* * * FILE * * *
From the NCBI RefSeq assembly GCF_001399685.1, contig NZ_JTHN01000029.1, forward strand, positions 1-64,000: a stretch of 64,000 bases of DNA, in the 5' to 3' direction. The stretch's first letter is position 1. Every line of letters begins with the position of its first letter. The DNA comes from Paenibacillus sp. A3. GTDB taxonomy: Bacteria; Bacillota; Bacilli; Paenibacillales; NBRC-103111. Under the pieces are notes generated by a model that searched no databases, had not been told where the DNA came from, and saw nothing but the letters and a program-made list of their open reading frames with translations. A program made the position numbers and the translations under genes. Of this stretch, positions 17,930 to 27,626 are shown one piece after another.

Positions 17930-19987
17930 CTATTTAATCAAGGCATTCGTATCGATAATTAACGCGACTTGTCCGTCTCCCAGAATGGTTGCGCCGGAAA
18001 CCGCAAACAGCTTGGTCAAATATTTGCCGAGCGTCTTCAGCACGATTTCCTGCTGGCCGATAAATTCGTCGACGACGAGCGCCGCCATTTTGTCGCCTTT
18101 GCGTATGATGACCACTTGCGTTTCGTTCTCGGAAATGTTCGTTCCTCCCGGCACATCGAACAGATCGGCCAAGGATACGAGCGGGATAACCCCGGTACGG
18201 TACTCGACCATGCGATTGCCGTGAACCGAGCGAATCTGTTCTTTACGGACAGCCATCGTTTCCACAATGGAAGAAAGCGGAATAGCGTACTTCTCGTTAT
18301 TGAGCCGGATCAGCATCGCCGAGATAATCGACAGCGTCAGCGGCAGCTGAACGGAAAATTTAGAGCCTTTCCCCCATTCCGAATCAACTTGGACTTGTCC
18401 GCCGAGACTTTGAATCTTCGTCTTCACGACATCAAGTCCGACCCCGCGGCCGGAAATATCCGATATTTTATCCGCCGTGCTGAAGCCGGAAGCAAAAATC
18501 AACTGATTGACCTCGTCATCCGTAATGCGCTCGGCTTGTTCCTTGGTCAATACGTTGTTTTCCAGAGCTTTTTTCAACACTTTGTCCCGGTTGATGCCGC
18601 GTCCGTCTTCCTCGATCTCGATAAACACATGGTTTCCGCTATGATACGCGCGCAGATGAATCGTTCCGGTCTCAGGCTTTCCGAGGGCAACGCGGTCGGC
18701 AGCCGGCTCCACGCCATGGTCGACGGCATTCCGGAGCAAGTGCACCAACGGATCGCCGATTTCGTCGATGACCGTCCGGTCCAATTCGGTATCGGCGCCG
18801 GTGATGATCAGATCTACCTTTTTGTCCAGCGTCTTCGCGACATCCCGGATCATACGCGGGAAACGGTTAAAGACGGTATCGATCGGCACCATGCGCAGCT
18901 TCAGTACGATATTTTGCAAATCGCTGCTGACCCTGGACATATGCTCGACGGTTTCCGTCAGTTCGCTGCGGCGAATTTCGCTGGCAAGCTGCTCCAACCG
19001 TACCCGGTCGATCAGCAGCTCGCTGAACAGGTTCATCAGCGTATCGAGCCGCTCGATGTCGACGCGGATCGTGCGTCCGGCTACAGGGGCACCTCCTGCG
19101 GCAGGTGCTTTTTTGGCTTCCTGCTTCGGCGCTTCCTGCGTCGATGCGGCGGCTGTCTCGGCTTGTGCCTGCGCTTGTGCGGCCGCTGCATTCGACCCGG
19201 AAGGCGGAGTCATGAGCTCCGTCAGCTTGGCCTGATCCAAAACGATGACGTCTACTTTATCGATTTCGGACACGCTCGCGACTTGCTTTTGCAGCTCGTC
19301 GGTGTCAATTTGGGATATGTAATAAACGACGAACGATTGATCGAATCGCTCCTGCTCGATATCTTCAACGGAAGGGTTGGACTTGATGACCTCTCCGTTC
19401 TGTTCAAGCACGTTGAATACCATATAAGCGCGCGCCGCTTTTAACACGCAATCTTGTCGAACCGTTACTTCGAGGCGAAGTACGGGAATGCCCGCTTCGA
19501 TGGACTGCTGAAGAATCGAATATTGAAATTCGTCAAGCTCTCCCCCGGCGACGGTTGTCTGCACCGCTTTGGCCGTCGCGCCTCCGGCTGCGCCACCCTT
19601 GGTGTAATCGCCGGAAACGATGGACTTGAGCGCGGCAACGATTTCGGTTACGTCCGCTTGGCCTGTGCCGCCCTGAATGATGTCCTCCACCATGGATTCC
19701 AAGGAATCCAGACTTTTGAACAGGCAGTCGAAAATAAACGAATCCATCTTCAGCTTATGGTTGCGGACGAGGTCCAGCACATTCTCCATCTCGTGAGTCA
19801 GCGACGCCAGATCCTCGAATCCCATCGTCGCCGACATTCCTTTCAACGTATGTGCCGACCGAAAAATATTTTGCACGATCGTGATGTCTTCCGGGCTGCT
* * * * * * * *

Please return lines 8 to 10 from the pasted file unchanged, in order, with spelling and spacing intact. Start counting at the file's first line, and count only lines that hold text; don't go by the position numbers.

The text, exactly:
18401 GCCGAGACTTTGAATCTTCGTCTTCACGACATCAAGTCCGACCCCGCGGCCGGAAATATCCGATATTTTATCCGCCGTGCTGAAGCCGGAAGCAAAAATC
18501 AACTGATTGACCTCGTCATCCGTAATGCGCTCGGCTTGTTCCTTGGTCAATACGTTGTTTTCCAGAGCTTTTTTCAACACTTTGTCCCGGTTGATGCCGC
18601 GTCCGTCTTCCTCGATCTCGATAAACACATGGTTTCCGCTATGATACGCGCGCAGATGAATCGTTCCGGTCTCAGGCTTTCCGAGGGCAACGCGGTCGGC